The brief notes on Barth and Partee are fairly straightforward. With the author's angle on Canlis, more of his purpose in writing comes into view. Referring to Canlis' statement that "Calvin's focus on salvation extra nos has primarily come to mark the Protestant tradition, rather than his equally warm and vibrant theology of participation," and by noting that Canlis (not in connection with this statement but in another place in her article, curiously located in Fesko's prose) footnotes Richard B. Gaffin, Jr., Fesko transitions to a section called "The Gaffin-school on Calvin and union."
3. Simply put, and now I must call the proverbial spade a spade, Fesko’s proposal of a “Gaffin-school” is the most conspicuously unhelpful feature of this introduction, and the most likely feature of the book to damage still further what remains of the intramural discussion over union with Christ, etc., in confessional Reformed circles. The reasons for this assessment are many. The section title, and the whole idea of a "Gaffin school" behind the section title, is - even for purely academic purposes - provocative and unhelpful. Fesko adopts the language of a "school" of Calvin interpretation without explaining what he means by a "school" and in full view of Gaffin's objections to their being such a thing. No matter who it is, Gaffin or Barth or Arius or Abelard, objections like this should give us pause. For the purposes of scholarship, to be meaningful as an academic convention, one would have to demonstrate (with documentation) that (1) Gaffin has proposed truly new ideas or has proposed a distinctive interpretation and/or use of those ideas in critical protest to a/the prevailing paradigm or tradition; (2) that "students" of the purported school have employed those distinctives in their own work; and (3) that there is a verifiable interpretive relationship of dependence regarding the central issue (interpretation of Calvin) in the direction from Gaffin to the "students" of the "school," which for Fesko include at least Craig Carpenter, Lane Tipton, Mark A. Garcia, and William B. Evans. Granted that this is a fairly unscientific list of desiderata for the existence of a "school," I surmise that one could properly identify, say, the Finnish School of Luther research using similar criteria. I suggest one cannot identify a Gaffin-school using this criteria, however.
If we take the term in its technical and academic sense, the author has not demonstrated that there is such a school. The late sociologist and historian of science, Olga Amsterdamska, argued that “school of thought” originated in nineteenth-century German linguistic debates (“Institutions and Schools of Thought: The Neogrammarians,” AJS 91:2 (1985): 332-58). According to Amsterdamska, a “school of thought” opposes the status quo, introduces innovations, and challenges the existing authority structure of a discipline. And those who form a new school stress their independence and distinctiveness. Now, that kind of sociological take on “school of thought” may or may not be correct, and more importantly it may not be what Fesko has in mind by proposing one. But the point here is that he has proposed a rather controversial notion and he has not indicated what he means by the term. But we are only beginning to reflect on this move; there is more to say.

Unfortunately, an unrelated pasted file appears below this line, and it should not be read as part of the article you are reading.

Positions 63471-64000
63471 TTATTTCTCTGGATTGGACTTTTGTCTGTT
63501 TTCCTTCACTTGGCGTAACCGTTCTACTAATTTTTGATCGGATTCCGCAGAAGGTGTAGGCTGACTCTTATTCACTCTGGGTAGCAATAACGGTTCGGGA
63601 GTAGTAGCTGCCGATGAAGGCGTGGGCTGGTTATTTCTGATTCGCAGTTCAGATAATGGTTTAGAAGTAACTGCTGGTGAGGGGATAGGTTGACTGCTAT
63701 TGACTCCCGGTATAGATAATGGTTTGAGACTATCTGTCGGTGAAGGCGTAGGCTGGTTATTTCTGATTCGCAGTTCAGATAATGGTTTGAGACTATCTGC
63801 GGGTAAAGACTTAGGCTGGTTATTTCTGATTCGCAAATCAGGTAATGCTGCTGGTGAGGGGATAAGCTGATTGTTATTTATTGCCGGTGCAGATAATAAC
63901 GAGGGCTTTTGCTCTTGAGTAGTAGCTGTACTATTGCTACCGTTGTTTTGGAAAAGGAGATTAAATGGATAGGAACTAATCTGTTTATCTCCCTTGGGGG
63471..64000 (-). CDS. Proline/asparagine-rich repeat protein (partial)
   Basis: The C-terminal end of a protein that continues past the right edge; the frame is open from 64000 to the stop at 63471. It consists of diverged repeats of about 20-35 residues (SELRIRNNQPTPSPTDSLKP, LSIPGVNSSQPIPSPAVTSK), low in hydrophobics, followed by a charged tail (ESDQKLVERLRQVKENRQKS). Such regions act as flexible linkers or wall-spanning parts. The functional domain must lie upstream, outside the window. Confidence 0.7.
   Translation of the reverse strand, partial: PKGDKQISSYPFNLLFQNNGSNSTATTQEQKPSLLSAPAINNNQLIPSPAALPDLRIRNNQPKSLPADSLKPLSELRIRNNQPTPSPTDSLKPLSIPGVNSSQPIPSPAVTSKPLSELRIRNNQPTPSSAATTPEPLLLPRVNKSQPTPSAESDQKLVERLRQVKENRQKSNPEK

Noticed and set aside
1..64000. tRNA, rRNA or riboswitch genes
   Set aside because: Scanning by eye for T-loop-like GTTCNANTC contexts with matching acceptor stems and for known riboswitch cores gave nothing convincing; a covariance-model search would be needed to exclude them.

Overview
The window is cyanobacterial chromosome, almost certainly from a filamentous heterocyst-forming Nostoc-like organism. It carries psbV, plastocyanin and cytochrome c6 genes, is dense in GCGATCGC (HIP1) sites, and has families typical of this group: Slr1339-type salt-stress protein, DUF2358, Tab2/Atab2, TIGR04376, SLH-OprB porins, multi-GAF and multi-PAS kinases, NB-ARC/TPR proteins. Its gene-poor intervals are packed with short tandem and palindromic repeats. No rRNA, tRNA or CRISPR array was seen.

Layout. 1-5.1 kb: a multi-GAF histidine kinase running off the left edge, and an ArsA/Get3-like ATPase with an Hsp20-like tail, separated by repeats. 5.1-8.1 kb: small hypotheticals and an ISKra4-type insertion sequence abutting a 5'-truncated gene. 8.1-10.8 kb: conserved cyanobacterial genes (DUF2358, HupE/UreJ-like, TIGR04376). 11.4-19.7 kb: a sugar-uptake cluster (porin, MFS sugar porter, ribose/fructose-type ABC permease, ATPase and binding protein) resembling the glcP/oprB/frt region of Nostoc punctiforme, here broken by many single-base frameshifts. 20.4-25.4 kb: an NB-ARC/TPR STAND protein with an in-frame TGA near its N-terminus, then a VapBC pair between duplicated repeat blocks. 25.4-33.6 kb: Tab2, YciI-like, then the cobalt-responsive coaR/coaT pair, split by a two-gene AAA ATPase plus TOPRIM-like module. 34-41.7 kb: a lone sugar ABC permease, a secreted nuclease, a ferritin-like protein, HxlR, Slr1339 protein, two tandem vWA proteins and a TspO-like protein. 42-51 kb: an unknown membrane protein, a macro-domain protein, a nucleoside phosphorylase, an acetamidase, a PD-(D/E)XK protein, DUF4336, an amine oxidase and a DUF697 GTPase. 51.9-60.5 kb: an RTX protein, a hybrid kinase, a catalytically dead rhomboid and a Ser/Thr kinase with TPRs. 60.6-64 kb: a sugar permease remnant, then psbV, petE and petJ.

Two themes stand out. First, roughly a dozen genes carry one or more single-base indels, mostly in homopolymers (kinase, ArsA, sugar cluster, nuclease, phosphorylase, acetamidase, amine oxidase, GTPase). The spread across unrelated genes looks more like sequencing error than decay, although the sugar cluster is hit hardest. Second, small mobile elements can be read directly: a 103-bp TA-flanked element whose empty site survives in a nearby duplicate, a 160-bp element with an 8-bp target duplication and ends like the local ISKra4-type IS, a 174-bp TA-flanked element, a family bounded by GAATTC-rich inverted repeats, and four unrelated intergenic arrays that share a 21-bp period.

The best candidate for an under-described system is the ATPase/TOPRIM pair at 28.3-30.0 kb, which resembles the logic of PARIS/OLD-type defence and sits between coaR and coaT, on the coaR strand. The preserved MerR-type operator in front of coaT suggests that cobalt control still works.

4. There is, after all, also the important matter of Fesko’s appeal to Evans on this point. On p. 17, no. 21, Fesko’s note reads as follows:
“Gaffin has demurred over the idea that there is an interpretive school attributable to his reading of Calvin (Richard B. Gaffin, Jr., ‘A Response to John Fesko’s Review,’ Ordained Servant 18 : 106-07. However, others such as William Evans, one of Gaffin’s students, credits him with such a role (William B. Evans, ‘Déjà vu All Over Again? The Contemporary Reformed Soteriological Controversy in Historical Perspective,’ WTJ 72 : 138-41).”
Observe the following regarding Fesko’s note:
a. Fesko recognizes that his identification of a “Gaffin school” of Calvin interpretation may sound original, so he points to "others" who have suggested the same but only names William B. Evans. So we follow up the lead provided in Fesko’s footnote and see what it is that Evans says. But in the first example of very many in the book, what we find in this text is not what Fesko claims is there. In the article page numbers that Fesko cites, Evans provides a description (Evans says it is descriptive, not an analysis) of what he calls “The Biblical-Theological Trajectory-Vos, Murray, Gaffin, et al.” According to Evans, this “trajectory” includes the following features: a biblical-theological approach to soteriology, a “deep respect for the confessional tradition of Reformed theology” but not a “repristination of the past,” and a “dissatisfaction with certain concepts and schemas that have been taken for granted more recently by the federal theology tradition together with a sense that they have obscured rather than illuminated certain key scriptural themes” (138-9).